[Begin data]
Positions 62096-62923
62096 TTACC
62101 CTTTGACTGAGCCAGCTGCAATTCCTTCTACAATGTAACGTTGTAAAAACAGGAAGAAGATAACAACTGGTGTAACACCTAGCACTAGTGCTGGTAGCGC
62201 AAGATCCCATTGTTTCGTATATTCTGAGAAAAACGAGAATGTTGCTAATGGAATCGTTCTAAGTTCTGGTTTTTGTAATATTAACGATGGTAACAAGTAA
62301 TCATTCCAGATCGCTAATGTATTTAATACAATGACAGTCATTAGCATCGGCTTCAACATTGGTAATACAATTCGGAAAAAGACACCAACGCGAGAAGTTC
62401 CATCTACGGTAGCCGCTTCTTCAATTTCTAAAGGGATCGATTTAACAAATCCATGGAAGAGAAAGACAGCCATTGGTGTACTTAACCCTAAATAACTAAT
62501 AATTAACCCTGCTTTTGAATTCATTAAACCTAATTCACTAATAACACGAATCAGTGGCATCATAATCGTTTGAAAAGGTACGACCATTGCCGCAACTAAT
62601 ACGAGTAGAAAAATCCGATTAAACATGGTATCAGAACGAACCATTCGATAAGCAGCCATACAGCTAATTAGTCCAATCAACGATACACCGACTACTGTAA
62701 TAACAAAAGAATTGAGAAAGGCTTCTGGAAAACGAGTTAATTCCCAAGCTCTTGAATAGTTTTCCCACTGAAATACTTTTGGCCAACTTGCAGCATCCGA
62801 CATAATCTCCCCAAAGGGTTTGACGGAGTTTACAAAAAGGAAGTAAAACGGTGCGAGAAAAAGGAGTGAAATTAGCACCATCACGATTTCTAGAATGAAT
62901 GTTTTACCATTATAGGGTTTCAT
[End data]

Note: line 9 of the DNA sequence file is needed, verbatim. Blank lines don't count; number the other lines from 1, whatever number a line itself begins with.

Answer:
62701 TAACAAAAGAATTGAGAAAGGCTTCTGGAAAACGAGTTAATTCCCAAGCTCTTGAATAGTTTTCCCACTGAAATACTTTTGGCCAACTTGCAGCATCCGA